A little while ago I spent some time writing various Ansible roles and playbooks for the infrastructure at my place of work. My Ansible skills are intermediate and by no means refined. As a result of this, a lot of the roles were not developed to best practice specifications.
I took some time to try to improve my roles and properly test them before using them by taking advantages of the free continuous testing service that Travis-CI offers. I quickly ran into an issue while working on my role for deploying the Slurm scheduler, that being how do I test the deployment if I only have one VM to work on?
The answer? Docker and Docker-compose!
Slurm is a scheduling software. In brief, it manages a fleet of machines (which may have different hardware configurations) and decides which machines should execute jobs from which users in a multi-user cluster environment. This decision is based on various factors such as the sharing policy and the resources and/or time that the user is requesting from the cluster.
This is useful for environments where you have many users that need to run software that requires high amounts of system resources and takes long to run to completion, such as academic environments.
Slurm has 3 main services:
|slurmctld||This manages the fleet of hardware and the client service connects to this.|
|slurmdbd||This service connects to an existing DB and stores accounting information (think job histroy).|
|slurmd||This is the client service that runs on each of the machines that will execute jobs.|
For a typical environment, the
slurmd services won’t be running on the same machine. This is to ensure that the
slurmctld does not get starved of resources.
The Ansible role that I wrote for deploying Slurm at my workplace (found here) is capable of deploying all of the Slurm services on an Ubuntu based (for now) cluster. For the gist of it, you specify an inventory file that determines which machines will have the
slurmd services deployed on them. This is specified in the following manner:
slurm_builder defines which machine needs to do the building of the actual slurm software and a true value for
headnode determines which machine needs to have the
slurmdbd software deployed on it.
It should be clear to see that to accurately test this role I would need to run it with at lest two machines, having one speak to the other.
Testing the Role
In order to test the role with Travis, I made sure to link my Github profile with Travis-CI. After that, the directory structure of the project needs to be modified.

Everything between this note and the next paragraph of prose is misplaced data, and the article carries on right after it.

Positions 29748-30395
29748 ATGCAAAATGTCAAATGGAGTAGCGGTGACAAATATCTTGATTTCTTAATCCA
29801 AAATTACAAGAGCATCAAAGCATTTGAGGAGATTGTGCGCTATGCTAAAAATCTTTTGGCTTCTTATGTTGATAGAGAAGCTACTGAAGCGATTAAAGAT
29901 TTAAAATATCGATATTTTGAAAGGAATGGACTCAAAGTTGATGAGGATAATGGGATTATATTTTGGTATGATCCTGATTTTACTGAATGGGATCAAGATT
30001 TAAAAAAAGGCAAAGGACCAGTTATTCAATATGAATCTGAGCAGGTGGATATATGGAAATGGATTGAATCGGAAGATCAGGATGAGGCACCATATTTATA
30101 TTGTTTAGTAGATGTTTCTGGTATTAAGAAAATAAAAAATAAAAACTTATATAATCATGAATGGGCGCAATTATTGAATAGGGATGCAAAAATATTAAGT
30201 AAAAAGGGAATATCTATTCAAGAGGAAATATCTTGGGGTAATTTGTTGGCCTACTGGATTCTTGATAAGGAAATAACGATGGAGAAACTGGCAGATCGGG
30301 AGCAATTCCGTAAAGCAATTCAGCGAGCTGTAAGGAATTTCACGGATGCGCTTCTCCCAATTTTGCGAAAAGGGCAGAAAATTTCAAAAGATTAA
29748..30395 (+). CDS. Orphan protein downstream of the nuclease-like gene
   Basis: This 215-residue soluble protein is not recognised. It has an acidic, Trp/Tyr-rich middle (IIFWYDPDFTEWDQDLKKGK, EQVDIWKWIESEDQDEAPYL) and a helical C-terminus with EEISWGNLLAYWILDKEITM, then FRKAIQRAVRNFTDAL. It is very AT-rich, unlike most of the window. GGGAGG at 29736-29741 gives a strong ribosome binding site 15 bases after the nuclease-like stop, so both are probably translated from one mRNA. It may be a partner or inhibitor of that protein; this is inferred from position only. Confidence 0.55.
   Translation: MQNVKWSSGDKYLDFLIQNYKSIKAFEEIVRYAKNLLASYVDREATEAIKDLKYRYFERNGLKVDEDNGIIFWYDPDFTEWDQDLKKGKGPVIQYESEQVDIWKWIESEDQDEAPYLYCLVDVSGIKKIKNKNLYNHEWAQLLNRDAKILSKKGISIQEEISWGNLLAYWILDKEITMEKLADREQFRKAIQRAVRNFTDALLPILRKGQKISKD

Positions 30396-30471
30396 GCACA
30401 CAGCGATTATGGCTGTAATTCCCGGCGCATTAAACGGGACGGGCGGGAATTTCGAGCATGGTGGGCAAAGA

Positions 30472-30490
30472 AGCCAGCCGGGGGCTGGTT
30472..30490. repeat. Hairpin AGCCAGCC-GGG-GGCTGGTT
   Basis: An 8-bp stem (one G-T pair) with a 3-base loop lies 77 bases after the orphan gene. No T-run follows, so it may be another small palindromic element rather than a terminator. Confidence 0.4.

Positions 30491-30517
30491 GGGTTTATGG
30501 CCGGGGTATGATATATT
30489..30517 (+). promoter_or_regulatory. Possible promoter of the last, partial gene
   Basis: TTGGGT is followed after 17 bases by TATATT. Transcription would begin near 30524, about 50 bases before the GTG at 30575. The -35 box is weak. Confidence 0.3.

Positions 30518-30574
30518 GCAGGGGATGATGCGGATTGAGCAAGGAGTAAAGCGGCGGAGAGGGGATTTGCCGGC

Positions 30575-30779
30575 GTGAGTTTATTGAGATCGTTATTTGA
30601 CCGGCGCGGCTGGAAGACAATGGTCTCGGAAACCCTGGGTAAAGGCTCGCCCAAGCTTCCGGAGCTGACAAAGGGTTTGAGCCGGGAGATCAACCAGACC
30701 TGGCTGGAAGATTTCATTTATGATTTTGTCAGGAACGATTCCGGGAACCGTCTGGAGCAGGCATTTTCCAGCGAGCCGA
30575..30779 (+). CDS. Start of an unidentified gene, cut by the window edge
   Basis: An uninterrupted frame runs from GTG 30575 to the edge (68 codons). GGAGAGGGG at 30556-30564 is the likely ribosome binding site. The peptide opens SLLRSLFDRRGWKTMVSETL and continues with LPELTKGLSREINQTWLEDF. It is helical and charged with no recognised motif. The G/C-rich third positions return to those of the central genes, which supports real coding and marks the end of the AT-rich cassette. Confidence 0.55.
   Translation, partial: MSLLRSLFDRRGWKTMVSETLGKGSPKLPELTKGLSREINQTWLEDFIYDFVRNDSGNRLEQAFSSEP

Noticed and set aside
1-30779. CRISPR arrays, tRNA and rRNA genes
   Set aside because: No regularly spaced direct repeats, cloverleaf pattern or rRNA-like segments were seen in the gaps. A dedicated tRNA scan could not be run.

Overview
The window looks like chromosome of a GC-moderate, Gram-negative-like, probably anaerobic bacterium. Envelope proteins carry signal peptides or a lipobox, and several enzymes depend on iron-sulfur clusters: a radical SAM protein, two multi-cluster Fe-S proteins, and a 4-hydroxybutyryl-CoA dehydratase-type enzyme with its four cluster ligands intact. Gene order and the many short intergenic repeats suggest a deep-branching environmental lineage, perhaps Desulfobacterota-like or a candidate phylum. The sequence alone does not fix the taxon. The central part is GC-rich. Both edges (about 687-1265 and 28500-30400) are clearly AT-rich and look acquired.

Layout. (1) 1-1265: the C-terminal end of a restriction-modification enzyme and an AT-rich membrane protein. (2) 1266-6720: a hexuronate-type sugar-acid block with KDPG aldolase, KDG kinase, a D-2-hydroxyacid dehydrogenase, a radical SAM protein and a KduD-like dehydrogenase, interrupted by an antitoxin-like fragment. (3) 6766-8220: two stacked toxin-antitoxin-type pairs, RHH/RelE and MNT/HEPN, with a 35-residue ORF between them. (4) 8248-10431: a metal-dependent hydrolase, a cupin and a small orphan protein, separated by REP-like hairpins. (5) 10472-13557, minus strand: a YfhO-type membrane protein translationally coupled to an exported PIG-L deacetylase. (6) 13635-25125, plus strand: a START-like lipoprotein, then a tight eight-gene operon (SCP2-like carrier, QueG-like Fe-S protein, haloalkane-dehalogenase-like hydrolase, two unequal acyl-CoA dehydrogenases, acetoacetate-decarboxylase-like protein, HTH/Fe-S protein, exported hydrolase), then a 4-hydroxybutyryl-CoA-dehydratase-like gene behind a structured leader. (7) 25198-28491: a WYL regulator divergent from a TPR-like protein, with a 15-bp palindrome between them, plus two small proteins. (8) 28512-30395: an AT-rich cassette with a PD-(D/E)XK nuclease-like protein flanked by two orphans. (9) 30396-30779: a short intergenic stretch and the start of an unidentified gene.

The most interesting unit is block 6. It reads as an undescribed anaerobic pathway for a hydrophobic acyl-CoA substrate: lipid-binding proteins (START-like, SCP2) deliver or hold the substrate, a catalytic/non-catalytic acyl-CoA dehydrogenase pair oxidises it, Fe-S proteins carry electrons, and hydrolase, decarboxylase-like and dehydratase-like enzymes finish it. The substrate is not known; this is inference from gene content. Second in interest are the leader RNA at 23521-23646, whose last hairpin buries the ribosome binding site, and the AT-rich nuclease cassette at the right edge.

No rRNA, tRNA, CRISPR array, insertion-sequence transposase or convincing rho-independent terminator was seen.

Here is what the original project structure looks like without Travis-CI:
Adding the Travis-CI stuff brings us to this:
Travis-CI gives you a single virtual machine to run your tests on. It also gives you the ability to write a pretty simple YAML document to specify the kind of environment that should be deployed onto your virtual machine. We want to use the Docker environmnet for this as it will provide us with both the Docker runtime as well as the docker-compose script. Since I created a
travis/ directory in the main repo, I want to use that to place all our testing related files. So the
.travis.yml file will look something like this:
This will allow you to place anything inside of the travis/ directory and execute it on the VM that Travis-CI provides for you.
Docker and Docker Compose
Since I know that Travis-CI will now operate out of the
travis/ directory, I created a
docker-compose.yml file in there and populated it with a bunch of stuff that allows the simulation two independent networked machines. To do this, a Docker network needs to be created in the bridged mode so that static IP addresses can be assigned. With this done, each of the machines or “services” you create in the same
docker-compose.yml will need that same network attached to it.
Here’s the full
docker-compose.yml with some added comments for your understanding.
As shown above, I need to build the Docker images that I needed for actually deploying the Ansible role onto. I created a
computenode/ directory in the
travis/ directory and placed a
Dockerfile file in each of them. Both of the images are based off of the
jrei on DockerHub since the Ansible script relies on working with systemd. Along with this, some customisations were needed. I generated a random ssh keypair and stored the private key in the
headnode Dockerfile and the public key in the
authorized_hosts file in order to allow keyless sshing for the Ansible to do its thing. These two Docker images can now, when deployed, act as a 2-node cluster on which we can test the Ansible deployment.
With all that being done, when deploying to GitHub, Travis should automatically trigger a job and execute whatever is in the
install section of the
.travis.yml file. It will bring up the two containers and they should be able to network to one another. The next step is to actually deploy the Ansible and to do some testing. To do this, I added the following to the
The steps under the
script section will run syntax checks and do the deployment of the Ansible. Once that is complete, the contents of some files and directories will be outputted to stdout so that I may verify whether they are correct. I watch for the existence of some processes that I expect with
grep, check some logs for the services I’ve deployed and lastly I run some Slurm commands to confirm that all is working well.
The result works quite well!
My role refactoring is still a long way away and I’m sure that this is not the best way to test Ansible roles with Travis. I want to experiment with other testing systems such as Molecule. I also want to expand my roles to support different operating systems and make them more fault tolerant. I might also do some Travis matrix stuff in order to test all of the different operating system environments.
Maybe I’ll write another post about that when I get to it 😁